However, the family soon see their cow, Rose, stumbling and foaming at the mouth. Travis confirms that she has hydrophobia and shoots her. While Katie and Lisbeth burn her body that night, they are suddenly attacked by a wolf. Katie's scream alerts Travis, who runs outside with a rifle, just in time to see Old Yeller fighting with the wolf. Travis successfully manages to shoot and kill the wolf, but not before he bites Old Yeller. Due to her knowledge that no healthy wolf, not even a loafer wolf, would jump anyone near a burning area, Katie realizes that the wolf was rabid. She suggests shooting Old Yeller, but since he saved her life, Travis insists that they instead pen him in the corn crib and hope that he remains unaffected. At first, Travis has hope, but one night, when he goes to feed Old Yeller, he growls savagely. Arliss attempts to open the corn crib, oblivious to the danger. Katie slams the door shut before Old Yeller can attack and confirming that Old Yeller is suffering, takes Arliss back to the house to get the gun. A grieving Travis takes the gun and reluctantly shoots Old Yeller to put him out of his misery.

Heartbroken from the death of his beloved dog, Travis refuses the offer of a new puppy fathered by Old Yeller. Jim comes home with a bagful of money and presents for his family. Having learned about Old Yeller, he explains the facts about life and death to Travis. When they get back to the farm, the young puppy steals a piece of meat, a trick he learned from his father. Travis then accepts him as their new dog, naming him "Young Yeller" to honor his father.


Comic book adaptionEdit

The film was adapted into a 1957 comic book published by Dell Comics. It was issue number 869 of Four Color comic series, and was reprinted in 1965.

Reception and legacyEdit

Bosley Crowther in the December 26, 1957 New York Times praised the film's performers and called the film "a nice little family picture" that was a "lean and sensible screen transcription of Fred Gipson's children's book." He said that the film was a "warm, appealing little rustic tale [that] unfolds in lovely color photography. Sentimental, yes, but also sturdy as a hickory stick."[3]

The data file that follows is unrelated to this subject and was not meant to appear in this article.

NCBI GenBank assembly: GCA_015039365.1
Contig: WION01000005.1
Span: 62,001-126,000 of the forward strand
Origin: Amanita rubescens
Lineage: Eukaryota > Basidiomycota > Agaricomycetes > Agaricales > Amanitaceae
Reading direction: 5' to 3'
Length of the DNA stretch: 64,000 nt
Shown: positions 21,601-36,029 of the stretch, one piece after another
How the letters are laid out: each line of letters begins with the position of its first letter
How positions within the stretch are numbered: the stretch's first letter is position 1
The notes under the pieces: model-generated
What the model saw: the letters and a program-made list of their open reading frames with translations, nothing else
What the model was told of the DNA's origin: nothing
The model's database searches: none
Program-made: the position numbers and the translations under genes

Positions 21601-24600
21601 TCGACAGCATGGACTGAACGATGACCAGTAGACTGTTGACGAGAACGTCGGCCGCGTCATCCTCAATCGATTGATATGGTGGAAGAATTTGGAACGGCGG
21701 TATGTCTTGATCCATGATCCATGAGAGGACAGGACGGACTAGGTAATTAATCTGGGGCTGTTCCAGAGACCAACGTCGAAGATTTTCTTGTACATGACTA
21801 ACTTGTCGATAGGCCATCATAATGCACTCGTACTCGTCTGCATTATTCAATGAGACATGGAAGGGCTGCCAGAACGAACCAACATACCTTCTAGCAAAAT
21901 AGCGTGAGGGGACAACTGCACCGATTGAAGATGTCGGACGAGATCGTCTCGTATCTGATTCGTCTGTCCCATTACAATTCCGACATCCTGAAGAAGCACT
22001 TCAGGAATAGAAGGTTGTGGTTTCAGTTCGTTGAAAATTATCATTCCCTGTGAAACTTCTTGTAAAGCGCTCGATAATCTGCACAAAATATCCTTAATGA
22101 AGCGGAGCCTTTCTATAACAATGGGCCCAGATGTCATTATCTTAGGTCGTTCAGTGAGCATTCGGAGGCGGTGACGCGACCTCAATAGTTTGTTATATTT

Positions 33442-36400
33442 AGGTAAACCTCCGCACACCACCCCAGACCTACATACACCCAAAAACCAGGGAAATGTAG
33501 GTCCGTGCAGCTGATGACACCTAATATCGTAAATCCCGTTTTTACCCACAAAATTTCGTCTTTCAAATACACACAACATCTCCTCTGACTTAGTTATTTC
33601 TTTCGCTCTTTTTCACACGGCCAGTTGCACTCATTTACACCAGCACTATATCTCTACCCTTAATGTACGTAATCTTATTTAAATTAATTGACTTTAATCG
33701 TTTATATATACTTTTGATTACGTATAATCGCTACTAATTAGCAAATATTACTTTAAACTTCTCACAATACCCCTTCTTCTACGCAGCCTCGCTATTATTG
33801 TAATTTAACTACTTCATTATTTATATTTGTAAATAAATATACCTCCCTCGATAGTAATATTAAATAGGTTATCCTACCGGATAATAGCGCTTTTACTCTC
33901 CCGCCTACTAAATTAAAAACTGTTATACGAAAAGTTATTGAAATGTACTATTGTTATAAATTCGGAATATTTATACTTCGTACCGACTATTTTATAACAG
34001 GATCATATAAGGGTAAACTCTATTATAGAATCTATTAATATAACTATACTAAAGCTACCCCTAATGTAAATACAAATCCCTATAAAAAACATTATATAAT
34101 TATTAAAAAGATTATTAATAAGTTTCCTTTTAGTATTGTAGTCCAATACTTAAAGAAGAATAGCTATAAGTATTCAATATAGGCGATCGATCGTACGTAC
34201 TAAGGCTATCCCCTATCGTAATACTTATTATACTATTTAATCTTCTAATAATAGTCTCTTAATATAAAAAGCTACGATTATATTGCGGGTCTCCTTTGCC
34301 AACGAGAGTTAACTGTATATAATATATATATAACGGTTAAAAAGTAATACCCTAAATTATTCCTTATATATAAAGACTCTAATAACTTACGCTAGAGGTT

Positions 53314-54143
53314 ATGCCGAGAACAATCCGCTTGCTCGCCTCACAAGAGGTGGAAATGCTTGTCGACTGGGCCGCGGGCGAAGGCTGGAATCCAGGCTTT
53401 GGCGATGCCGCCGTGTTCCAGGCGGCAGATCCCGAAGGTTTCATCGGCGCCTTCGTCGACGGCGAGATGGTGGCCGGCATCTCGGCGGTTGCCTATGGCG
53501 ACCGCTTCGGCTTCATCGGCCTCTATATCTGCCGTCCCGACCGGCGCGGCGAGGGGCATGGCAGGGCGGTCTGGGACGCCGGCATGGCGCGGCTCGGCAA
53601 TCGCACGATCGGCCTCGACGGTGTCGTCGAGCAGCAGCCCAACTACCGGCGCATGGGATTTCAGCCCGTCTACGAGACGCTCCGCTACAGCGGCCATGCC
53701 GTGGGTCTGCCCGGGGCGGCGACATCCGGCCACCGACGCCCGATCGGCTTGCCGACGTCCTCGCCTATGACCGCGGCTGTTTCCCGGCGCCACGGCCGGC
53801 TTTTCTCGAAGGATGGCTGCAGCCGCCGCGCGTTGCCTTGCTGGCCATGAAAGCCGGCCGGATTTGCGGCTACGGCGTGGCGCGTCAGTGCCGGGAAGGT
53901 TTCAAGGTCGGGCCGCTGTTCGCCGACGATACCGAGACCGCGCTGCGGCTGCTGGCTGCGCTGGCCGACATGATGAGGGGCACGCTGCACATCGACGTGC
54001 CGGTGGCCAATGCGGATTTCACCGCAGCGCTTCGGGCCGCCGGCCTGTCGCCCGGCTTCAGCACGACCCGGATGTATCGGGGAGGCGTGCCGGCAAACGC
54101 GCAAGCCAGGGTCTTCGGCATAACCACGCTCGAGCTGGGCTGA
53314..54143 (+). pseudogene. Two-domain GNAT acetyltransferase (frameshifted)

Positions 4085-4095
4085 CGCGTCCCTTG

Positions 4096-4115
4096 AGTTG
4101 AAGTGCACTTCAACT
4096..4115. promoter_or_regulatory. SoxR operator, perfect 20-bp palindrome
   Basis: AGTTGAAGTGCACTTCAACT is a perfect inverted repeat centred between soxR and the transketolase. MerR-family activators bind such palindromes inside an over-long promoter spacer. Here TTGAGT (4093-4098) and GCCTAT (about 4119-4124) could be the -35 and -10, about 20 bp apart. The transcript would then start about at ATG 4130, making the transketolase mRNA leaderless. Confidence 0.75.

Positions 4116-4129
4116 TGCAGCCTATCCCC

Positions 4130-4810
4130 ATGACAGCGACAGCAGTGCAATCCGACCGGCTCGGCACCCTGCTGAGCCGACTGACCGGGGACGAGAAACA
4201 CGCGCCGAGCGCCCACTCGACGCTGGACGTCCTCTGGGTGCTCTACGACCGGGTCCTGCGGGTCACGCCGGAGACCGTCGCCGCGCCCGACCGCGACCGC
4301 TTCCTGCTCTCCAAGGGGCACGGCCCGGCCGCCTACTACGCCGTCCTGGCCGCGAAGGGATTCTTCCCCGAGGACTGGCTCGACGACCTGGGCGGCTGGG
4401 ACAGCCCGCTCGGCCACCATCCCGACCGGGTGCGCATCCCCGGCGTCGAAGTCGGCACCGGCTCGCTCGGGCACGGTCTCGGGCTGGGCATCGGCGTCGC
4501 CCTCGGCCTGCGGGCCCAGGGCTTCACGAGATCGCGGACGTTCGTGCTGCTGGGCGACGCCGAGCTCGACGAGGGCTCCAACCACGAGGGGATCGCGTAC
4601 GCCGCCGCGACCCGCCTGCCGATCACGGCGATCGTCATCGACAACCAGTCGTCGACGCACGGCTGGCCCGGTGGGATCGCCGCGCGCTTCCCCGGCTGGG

The movie went on to become an important cultural film for baby boomers,[4] with Old Yeller's death in particular being remembered as one of the most tearful scenes in cinematic history. It currently has a rating of 100% on Rotten Tomatoes.[5] One critic cited it as "among the best, if not THE best" of the boy-and-his-dog films.[6] Critic Jeff Walls wrote:

Old Yeller, like The Wizard of Oz and Star Wars, has come to be more than just a movie; it has become a part of our culture. If you were to walk around asking random people, you would be hard-pressed to find someone who did not know the story of Old Yeller, some who didn't enjoy it or someone who didn't cry. The movie's ending has become as famous as any other in film history.[7]

The film was re-released in 1965 and earned an estimated $2 million in North American rentals.[8]

See alsoEdit


  1. ^ "All-Time Top Grossers", Variety, 8 January 1964 p 69
  2. ^ Sheryl Smith-Rodgers, "Honoring Old Yeller", American Profile. Archived February 10, 2009.
  3. ^ Crowther, Bosley (1957-12-26). "Movie Review - Old Yeller - Screen: Shameful Incident of War; 'Paths of Glory' Has Premiere at Victoria -". Retrieved 2015-02-20.
  4. ^ "WTC to Celebrate 50th Anniversary of Old Yeller with Program, Exhibit". 2006-08-31. Retrieved 2015-02-20.
  5. ^ "Old Yeller". Rotten Tomatoes. Retrieved 2015-02-20.
  6. ^ [1] Old Yeller - Special Edition at the Wayback Machine (archived December 16, 2008)
  7. ^ [2] Jeff Walls, Old Yeller (1957) at the Wayback Machine (archived October 12, 2008)
  8. ^ See "Top Grossers of 1965", Variety, 5 January 1966 p 36

External linksEdit